Only connect: strange conversations in the digital ageby Jeff Horwich, Minnesota Public Radio
How do friends and family stay in touch in a modern fast-paced world? Listen to a collection of perspectives.
St. Paul, Minn. — Margaret Langer is a grandmother on the cutting edge. She recently started using a free online video telephone service to connect with her daughter and grandchildren living in The Philippines. "This is very recent, this kind of quality and this kind of ability to view the video," she says. "The best experience we've had was just before Christmas, watching the kids playing on their slide." For Margaret, technology can come close -- but can't replace the real thing.
Andrew and Jim find it hard to imagine their relationship without cell phones. For them, it's more than a convenience; it's a way of being together all the time. "On days when we have a completely opposite schedule, it could be a half dozen to a dozen calls. It's just that it's non-stop," Andrew says. "It's comforting," adds Jim. "I think it just adds to the whole richness of the relationship."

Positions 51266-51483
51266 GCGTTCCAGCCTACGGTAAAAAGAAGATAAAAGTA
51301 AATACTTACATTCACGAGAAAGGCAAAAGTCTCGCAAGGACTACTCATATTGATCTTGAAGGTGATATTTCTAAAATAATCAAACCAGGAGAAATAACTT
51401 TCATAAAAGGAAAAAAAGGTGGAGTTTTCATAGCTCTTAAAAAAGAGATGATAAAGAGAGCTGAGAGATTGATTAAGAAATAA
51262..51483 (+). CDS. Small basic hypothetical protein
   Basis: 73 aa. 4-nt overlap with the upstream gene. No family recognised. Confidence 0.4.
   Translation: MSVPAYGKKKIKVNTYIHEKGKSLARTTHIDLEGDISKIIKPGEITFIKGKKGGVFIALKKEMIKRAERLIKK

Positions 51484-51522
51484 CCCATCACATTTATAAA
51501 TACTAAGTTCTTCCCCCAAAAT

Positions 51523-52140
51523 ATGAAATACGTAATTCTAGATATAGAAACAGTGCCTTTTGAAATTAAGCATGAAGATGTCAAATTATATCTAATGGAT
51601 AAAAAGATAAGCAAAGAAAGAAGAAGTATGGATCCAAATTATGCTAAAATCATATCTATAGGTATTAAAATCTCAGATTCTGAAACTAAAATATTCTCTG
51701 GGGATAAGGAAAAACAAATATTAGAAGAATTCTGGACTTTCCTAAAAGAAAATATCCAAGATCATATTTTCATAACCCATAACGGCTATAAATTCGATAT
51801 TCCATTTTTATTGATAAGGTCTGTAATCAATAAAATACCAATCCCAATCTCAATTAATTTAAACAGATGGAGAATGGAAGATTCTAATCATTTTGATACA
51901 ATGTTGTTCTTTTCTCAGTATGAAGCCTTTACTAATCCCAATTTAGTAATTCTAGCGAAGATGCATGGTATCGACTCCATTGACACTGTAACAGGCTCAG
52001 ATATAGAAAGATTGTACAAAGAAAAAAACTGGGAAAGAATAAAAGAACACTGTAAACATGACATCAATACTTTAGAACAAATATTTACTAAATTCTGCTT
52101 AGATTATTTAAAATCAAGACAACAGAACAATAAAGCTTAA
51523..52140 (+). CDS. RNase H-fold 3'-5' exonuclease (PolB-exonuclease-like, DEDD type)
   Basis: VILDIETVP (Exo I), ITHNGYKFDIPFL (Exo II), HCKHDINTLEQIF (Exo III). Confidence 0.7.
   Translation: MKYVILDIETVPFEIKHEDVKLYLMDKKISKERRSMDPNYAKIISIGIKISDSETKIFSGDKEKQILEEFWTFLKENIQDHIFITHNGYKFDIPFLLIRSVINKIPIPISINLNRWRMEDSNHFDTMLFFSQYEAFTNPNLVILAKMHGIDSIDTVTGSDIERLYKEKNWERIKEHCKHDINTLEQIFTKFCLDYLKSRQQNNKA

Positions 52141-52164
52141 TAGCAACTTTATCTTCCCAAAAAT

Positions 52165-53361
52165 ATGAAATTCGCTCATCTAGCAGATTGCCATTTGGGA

Think all teens are into MySpace and text messaging? These two twins aren't. For Ian, text messaging is "an incredibly time consuming and inefficient way to communicate with someone." Andrew, a confessed "grammar freak" is irritated by the style of English that gets used on text messaging. And the trend of ending relationships with text messaging? "A whole new level of insensitivity," says Andrew.